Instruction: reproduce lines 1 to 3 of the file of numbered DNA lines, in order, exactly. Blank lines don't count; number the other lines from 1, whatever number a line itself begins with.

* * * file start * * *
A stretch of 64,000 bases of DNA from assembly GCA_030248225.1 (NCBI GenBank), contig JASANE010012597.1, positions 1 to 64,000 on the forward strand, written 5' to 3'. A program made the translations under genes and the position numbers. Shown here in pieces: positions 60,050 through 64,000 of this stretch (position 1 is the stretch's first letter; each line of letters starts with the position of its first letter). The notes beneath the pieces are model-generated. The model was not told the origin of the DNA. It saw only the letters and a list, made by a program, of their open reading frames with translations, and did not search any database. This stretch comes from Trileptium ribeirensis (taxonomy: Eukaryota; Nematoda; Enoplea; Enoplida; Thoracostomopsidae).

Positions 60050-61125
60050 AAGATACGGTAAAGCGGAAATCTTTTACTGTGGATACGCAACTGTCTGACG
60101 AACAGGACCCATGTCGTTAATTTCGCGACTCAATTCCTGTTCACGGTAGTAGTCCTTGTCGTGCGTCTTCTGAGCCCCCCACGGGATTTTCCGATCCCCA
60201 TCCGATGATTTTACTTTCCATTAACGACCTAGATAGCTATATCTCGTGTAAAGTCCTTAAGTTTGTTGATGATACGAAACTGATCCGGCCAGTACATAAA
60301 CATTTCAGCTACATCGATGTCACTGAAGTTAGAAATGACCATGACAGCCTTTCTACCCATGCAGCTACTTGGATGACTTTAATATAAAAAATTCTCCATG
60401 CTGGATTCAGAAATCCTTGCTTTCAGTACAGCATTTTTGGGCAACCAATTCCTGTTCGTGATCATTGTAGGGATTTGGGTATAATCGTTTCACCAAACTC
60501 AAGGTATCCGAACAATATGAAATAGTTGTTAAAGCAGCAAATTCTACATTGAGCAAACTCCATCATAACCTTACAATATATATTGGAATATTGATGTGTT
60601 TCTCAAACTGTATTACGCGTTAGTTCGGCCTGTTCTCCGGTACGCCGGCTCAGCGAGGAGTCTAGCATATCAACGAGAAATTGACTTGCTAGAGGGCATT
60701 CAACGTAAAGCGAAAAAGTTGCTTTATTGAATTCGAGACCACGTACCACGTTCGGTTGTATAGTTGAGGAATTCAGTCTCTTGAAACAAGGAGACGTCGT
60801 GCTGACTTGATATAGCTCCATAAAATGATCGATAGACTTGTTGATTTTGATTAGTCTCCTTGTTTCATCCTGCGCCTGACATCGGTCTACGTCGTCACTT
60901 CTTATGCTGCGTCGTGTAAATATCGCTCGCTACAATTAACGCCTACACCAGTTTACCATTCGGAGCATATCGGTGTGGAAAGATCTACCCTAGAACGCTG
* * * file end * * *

A stretch of 64,000 bases of DNA from assembly GCA_030248225.1 (NCBI GenBank), contig JASANE010012597.1, positions 1 to 64,000 on the forward strand, written 5' to 3'. A program made the translations under genes and the position numbers. Shown here in pieces: positions 60,050 through 64,000 of this stretch (position 1 is the stretch's first letter; each line of letters starts with the position of its first letter). The notes beneath the pieces are model-generated. The model was not told the origin of the DNA. It saw only the letters and a list, made by a program, of their open reading frames with translations, and did not search any database. This stretch comes from Trileptium ribeirensis (taxonomy: Eukaryota; Nematoda; Enoplea; Enoplida; Thoracostomopsidae).

Positions 60050-61125
60050 AAGATACGGTAAAGCGGAAATCTTTTACTGTGGATACGCAACTGTCTGACG